In my column two weeks ago I mentioned my fondness for mushrooms and through the “power of the press” I received a book of mushroom recipes in the mail. While the recipes made my mouth water, for the most part, there were some that would kill the appetite of a few people.

                One of my favorites began, “One boiled calf’s head,” and went on with such yummy ingredients as basil, tomato sauce, red pepper, beef essence, brown roux, gherkins, eggs, olives, sherry, two sheep’s kidneys, and, of course, mushrooms and truffles! A search through my pantry soon showed me I was out of most of the ingredients, with the exception of calf’s heads, which I expect to have plenty of when calving starts!

                Another recipe called for “Six fresh snipes” as the main ingredient, and while I never use anything but ‘fresh’ snipe, I could find none in the local grocery stores. This was for a snipe pudding, and really sounded quite delicious. Those of you who would like to read this book, ask for it at your book dealer. It’s called “Mushroom Recipes” and is written by Andre L. Simon. Good luck.

                The other day I decided to hand wash some sweaters and carefully read the label for washing instructions, as any smart homemaker would do. I got smart years ago by machine washing a wool sweater and putting it in the dryer…if anyone needs a size two, I still have the sweater!

                I said I would read anything, and clothing labels are hard to beat for improving your mind. One sweater boldly announced on the label that it was “100% Virgin Acrylic.” Now, there is something I had never known existed. How can a chemical compound be virginal? Indeed, I have never had an item of clothing that was part virgin acrylic, and part reprocessed acrylic.

                I wonder who come up with these labels in the clothing business? The instructions were simple enough, “machine wash, in warm or cool water and tumble dry, hang immediately.” I guess the latter means don’t dump it on the bed with damp towels and underwear until tomorrow.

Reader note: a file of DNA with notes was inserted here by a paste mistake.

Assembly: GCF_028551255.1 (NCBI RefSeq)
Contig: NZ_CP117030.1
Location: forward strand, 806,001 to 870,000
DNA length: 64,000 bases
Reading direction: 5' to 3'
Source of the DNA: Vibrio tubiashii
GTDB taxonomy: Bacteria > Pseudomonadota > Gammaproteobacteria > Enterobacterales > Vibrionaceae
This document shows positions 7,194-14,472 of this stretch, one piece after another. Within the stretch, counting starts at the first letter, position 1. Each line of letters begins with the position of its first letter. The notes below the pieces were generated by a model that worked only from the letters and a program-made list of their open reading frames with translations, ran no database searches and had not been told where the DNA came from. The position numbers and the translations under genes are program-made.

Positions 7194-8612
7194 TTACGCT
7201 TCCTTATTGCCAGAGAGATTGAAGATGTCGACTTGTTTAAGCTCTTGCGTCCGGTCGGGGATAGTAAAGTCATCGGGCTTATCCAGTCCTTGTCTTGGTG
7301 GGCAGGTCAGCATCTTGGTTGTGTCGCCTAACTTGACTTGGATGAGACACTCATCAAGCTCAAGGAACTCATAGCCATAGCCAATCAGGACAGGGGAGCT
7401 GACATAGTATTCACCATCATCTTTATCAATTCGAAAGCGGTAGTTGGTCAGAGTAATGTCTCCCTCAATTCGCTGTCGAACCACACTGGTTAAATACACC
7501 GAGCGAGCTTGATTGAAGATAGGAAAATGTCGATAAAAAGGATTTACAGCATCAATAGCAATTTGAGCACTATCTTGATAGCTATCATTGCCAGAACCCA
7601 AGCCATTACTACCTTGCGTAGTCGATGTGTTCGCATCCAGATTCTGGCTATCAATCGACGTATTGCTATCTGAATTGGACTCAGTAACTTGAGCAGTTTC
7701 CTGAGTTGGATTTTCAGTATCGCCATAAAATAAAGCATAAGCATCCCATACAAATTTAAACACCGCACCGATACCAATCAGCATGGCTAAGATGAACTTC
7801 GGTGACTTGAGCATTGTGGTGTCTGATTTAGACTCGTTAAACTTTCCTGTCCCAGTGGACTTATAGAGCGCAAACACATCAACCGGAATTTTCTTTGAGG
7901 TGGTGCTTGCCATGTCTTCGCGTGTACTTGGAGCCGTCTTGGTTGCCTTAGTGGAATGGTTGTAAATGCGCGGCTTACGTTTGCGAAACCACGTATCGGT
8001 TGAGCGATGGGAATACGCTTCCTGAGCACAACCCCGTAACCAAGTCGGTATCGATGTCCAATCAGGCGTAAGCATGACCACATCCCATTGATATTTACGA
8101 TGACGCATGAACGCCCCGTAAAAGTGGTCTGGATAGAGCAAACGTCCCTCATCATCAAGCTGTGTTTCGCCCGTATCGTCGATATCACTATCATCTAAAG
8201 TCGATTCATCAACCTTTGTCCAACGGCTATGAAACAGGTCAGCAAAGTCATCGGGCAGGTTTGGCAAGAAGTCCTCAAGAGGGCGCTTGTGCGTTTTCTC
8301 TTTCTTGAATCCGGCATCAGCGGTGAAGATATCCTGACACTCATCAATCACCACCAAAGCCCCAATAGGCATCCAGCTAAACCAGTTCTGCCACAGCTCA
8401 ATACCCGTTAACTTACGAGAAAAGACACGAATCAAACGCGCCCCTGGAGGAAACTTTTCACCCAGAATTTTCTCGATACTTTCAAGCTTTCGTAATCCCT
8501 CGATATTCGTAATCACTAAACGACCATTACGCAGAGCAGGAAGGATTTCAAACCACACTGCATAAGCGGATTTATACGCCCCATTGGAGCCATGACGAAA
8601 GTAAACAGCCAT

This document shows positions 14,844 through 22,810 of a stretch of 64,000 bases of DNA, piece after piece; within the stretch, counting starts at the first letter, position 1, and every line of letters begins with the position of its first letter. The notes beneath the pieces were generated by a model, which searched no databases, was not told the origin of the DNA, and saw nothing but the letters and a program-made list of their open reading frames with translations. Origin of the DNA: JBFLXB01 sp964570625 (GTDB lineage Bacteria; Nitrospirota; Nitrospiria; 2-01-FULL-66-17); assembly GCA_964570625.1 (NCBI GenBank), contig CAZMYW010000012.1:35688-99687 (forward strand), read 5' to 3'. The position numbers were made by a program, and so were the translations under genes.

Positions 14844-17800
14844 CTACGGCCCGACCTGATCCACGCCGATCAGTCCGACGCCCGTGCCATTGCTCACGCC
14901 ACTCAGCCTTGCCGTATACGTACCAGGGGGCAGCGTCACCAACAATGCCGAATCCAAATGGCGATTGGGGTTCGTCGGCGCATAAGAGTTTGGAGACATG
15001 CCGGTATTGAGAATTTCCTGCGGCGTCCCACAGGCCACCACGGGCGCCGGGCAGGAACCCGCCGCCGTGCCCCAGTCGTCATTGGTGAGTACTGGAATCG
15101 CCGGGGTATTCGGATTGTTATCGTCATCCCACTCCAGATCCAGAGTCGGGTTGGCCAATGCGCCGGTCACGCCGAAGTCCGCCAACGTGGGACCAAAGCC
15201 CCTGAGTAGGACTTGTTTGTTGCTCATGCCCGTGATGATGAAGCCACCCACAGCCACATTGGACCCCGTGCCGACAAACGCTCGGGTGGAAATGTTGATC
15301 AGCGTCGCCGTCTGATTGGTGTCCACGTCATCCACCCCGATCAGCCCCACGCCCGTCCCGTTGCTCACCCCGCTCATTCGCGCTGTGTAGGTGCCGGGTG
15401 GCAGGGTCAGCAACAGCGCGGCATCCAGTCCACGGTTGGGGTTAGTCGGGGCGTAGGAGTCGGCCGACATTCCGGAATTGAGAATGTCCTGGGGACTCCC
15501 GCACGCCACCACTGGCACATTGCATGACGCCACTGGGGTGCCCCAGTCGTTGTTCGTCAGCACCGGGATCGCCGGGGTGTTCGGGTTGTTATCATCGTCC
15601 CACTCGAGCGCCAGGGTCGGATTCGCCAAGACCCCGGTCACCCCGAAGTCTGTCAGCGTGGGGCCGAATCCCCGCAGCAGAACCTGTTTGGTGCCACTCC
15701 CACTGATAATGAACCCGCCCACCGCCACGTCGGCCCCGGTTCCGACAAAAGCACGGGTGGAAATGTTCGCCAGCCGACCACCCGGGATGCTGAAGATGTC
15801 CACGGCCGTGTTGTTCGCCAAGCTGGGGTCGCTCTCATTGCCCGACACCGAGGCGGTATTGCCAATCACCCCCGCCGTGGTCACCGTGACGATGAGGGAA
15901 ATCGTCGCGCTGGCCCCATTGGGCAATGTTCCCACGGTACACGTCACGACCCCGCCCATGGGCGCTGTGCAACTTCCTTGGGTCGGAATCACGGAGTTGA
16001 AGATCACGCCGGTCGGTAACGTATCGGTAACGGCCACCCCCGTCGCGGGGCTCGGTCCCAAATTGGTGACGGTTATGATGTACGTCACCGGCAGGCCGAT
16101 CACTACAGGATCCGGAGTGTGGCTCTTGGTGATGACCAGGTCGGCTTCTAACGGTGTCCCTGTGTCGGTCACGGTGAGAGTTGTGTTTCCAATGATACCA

There is apparently not much you can do to harm 100% virgin acrylic. Some folks prefer to hang their sweaters on the mast of their sailboat in a hurricane until the storm is over.

                Something exciting here in the rural homes of this part of North Dakota this past month is a new TV station. We are actually being treated to PBS, or public broadcasting, and it gives us a “choice instead of an echo” when CBS, ABC and NBC have an evening of pure pabulum.

                Most of the daytime PBS is devoted to such children’s shows as The Electric Company, Sesame Street, and Mr. Rogers, which is quite an improvement over what children would see on other stations. Some excellent shows in the evening have been The Voyage of Charles Darwin, A History of World War II, All Creatures Great and Small, and many excellent news shows and interviews.

                As I write this I am preparing to go to Moorhead, Minnesota, to take in son Justin’s personal music recital. I am looking forward to it and a fun weekend, and the only thing that bothers me is that I will be on the bus between Towner and Fargo when the PBS station is offering a Verdi opera, live from New York’s Metropolitan Opera House.

                This three hour performance may not be everyone’s cup of tea, but I would love to see it, and this from a gal who also enjoys “Hee Haw.” How wonderful to be offered this variety on television in this part of the country.

                “If you want to write something that lives forever, sign a mortgage…”

                Next Week, “More about survival kits.”